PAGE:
Not retiring: the problem of job dissatisfaction

Job dissatisfaction was a major reason for older people quitting the workforce during the pandemic, but what is driving that and what can we do about it?

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There has been a lot of talk of late about why older people left the workforce during the pandemic as policymakers worry about labour shortages – which seem likely to last for some time despite rising redundancies. In the years before the pandemic health was increasingly driving economic inactivity and that has continued, with health treatment delays exacerbating the situation. The focus is on getting those who have dropped out for health reasons back to work, but what if at least some of them can’t work?

Another reason given was people who could afford to choosing to take early retirement. In part that was the result of wanting to do other things, but to a large degree it was due to job dissatisfaction, as a new survey highlights. This is in line with our survey findings. Last year’s survey found 63% would like to take early retirement, with 48% saying this was due to dissatisfaction with their job and 34% due to health issues, 13% due to caring responsibilities and 15% because they could draw down their pension early.

This year’s survey is running now and it will be interesting to see if anything has changed, particularly in light of the policy focus on getting people back to work and the ongoing cost of living crisis.

Having to go to work does not address the issue of job dissatisfaction, however. Job dissatisfaction can be about many different things. It can be about being overlooked for promotion or training, feeling excluded, being bored, buckling under increasing pressure [in part due to labour shortages], not being supported at work when it comes to issues such as health or caring responsibilities or grief and so forth.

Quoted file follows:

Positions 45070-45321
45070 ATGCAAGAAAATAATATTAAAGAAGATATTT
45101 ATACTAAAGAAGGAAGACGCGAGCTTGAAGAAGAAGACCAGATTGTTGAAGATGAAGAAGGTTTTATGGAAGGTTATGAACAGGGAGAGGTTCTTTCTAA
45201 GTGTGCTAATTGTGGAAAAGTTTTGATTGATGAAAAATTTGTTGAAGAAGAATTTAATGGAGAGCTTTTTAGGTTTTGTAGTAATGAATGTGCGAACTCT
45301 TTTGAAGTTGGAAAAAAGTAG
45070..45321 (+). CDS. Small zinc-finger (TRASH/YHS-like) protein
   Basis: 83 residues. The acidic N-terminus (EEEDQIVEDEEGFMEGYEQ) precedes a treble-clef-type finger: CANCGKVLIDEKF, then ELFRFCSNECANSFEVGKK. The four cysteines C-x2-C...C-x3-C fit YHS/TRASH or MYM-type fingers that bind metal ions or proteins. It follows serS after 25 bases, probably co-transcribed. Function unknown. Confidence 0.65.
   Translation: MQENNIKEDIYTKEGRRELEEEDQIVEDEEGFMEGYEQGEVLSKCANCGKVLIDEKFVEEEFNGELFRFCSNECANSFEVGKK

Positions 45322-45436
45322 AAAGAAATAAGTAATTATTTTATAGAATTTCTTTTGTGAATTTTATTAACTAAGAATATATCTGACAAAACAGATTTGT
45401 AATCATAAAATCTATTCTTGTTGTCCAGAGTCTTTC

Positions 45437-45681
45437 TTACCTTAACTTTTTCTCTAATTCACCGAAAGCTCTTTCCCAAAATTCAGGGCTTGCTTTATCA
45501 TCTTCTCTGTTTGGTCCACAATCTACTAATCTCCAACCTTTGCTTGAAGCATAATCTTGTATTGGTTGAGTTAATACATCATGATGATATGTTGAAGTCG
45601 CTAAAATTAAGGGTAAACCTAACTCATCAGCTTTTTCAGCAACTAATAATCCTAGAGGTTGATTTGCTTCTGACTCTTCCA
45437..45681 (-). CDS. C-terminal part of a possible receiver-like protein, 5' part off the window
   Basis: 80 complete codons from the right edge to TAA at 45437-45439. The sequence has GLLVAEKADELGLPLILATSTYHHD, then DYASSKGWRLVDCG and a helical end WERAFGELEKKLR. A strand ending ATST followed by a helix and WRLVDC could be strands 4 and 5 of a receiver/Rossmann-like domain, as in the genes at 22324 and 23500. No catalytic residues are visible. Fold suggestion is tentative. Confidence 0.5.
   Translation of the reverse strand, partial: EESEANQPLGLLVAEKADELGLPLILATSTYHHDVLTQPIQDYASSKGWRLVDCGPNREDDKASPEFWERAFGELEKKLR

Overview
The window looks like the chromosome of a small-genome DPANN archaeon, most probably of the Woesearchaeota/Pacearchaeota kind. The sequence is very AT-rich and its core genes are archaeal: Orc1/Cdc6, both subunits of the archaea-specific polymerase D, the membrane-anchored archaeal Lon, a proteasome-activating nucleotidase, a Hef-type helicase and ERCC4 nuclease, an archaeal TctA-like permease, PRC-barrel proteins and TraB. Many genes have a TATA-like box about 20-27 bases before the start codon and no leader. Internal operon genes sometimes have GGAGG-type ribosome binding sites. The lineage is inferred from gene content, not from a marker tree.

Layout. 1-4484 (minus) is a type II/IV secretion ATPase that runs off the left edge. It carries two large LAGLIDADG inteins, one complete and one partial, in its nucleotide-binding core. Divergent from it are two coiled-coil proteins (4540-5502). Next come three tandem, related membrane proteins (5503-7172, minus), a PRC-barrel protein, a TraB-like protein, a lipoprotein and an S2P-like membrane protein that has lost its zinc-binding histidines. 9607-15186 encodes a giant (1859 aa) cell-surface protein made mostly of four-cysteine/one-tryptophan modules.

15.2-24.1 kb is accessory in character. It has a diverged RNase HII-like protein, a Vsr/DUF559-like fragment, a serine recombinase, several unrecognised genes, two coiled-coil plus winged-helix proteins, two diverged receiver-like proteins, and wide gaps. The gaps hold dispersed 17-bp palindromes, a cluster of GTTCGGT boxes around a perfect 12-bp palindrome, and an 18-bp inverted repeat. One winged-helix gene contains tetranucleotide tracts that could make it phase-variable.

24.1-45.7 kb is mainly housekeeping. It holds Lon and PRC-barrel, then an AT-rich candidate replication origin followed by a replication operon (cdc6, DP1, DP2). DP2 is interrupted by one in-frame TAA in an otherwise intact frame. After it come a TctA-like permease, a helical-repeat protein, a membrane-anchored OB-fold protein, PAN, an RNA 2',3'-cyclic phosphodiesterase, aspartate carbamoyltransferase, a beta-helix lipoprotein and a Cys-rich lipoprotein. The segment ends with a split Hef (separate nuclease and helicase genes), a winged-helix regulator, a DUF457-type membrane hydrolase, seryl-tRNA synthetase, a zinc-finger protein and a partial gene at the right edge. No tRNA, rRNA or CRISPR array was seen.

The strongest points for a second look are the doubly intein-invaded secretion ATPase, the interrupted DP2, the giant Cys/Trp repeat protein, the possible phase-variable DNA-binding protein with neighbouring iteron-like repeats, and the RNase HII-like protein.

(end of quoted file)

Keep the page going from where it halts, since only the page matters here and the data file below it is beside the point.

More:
Job dissatisfaction itself needs a fair bit of interrogation, which is where finding out – anonymously, if necessary – what older people and, by extension, every worker, thinks about the work they do comes in. Are they fed up? If so, what can be done about it? There has been a lot of interest in mental health first aid and the like of late, more so since the pandemic. This is a good thing in that it raises awareness of mental health, but too often the very things that workplaces can do something about and that affect our mental health significantly – that is, work itself – is not included in the mix of mental health support. That includes job design, flexible working, opportunities to move both upwards and sideways, feeling heard and feeling some sense of control over what you do.

It can be hard to make the case for finding out how people feel about the work they do, but in terms of retention and also productivity it is surely crucial. I speak to older people all the time and what strikes me often is how much they have to offer if only someone would take the time to tease that out. That is no doubt true of everyone. In interviews about their working lives some people say that no-one has ever asked them about their lives before. It strikes me that that shows a recruitment process that is not functioning properly. Surely it would be better to have conversations with people about their working lives than make them face the kind of adversarial, high stress panels with questions about their five-year plan or whatever that are still the norm? Wouldn’t that lead not just to a better fit between job and person, but also be more rewarding for recruiters, opening up more possibilities for employers to explore in the long run?

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